Dear Members and Supporters,
On Passover, during the Seder, we
retell the story of the journey of our people from slavery to
freedom. We remember our ancestors and rekindle our connection
to their struggle. Asking questions and holding discussion are
traditional parts of the ritual of our seder. Indeed the Seder
is a ritual built around questions designed to stimulate
learning and pass on traditions.
During these tumultuous times,
conversation often turns to the Middle East: our worries, our
hopes, and our dreams for our people to be free from the yoke of
the current Israeli-Palestinian conflict.
For some of us, this discussion means
arguments in which people often don't really listen to one
another. For others, it means trying to change the topic so as
to maintain the "calm." Still others eagerly await an
opportunity for an honest exchange among family and friends
regarding this most pressing issue facing Jews.
The Haggadah itself imagines four
different approaches to the Seder ritual through the parable of
the four children—one wise, one wicked, one simple, and
one who does not know how to ask. We might also imagine four
approaches to discussing the Israeli-Palestinian conflict: there
are those who approach the conflict from an emotional place,
those who come armed with facts and details, those who are too
overwhelmed and hopeless to open their mouths, and those who ask
"what does this conflict have to do with me?" It is instructive
here to consider the model of the parent in the Seder story, who
answers and engages each child on his or her own terms, in order
to make the Seder meaningful to all.
This Pesach, we urge you to
experiment in reaching out to those with different opinions. You
might even find that you are not really that far apart.
Here are some suggested questions and
comments to get dialogue started. These are just ideas; you can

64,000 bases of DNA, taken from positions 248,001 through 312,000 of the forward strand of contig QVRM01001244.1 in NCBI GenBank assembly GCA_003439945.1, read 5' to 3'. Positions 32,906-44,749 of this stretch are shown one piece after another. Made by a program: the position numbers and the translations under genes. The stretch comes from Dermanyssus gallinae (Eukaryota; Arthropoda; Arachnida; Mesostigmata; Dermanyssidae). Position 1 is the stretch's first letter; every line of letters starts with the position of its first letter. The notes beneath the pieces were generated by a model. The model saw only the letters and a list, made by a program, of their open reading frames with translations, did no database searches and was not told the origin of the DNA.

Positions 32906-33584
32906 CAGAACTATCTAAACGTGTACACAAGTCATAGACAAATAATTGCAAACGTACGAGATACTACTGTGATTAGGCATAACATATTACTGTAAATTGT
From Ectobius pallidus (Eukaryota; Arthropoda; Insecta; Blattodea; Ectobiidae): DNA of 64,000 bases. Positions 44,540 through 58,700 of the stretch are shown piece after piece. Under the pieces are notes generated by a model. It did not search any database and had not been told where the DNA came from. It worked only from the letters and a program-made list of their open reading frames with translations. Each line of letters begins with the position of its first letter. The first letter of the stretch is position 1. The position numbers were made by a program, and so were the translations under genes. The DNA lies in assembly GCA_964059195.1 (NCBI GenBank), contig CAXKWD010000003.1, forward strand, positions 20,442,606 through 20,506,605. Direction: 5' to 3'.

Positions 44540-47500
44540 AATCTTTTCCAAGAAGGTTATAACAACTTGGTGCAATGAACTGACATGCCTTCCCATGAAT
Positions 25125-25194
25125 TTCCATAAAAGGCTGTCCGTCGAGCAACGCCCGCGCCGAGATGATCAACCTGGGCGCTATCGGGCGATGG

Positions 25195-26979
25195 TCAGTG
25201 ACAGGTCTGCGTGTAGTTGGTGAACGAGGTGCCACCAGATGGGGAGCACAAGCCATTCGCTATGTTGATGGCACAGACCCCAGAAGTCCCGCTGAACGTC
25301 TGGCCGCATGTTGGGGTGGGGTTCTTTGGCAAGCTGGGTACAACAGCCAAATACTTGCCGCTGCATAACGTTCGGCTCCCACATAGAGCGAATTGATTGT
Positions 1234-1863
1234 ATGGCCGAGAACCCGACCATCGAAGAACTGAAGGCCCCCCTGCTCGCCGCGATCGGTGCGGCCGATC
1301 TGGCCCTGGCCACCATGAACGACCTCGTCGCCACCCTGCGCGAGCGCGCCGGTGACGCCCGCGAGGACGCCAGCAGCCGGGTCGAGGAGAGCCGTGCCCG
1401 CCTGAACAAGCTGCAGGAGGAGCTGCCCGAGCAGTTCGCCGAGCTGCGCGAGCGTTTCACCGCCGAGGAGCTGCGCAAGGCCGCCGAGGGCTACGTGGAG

be creative. Your relatives may even surprise you and ask what
you think—which, of course, will include your talking
about the work of Brit Tzedek!
- Do you think that we, as American
Jews, can be anything more than spectators to the
Israeli-Palestinian conflict, watching a tragedy unfold more
deeply each day?
- I'm also deeply concerned about the
welfare of Jews. What do you think we can we do to best support
Israelis in this time of crisis?
- What exactly do you think is the
threat Jews/Israelis are now facing and how do you believe we
can most effectively address that threat?
- What can we do to bring about a
peaceful solution to the conflict now?
- Do you think we'll ever be able to
tell our children that Jews are no longer at war with our Arab
- Is there any way to resolve this
conflict without one side winning and the other
- Do you really think that all Muslims
and Arabs hate Jews and want to kill us?
- Do you have any Muslim or Arab
friends or acquaintances and if not, have you ever considered
trying to build a friendship with someone of Muslim or Arab
I want to wish you and your loved
ones a happy Pesach.
Brit Tzedek v'Shalom, the Jewish Alliance
for Justice and Peace
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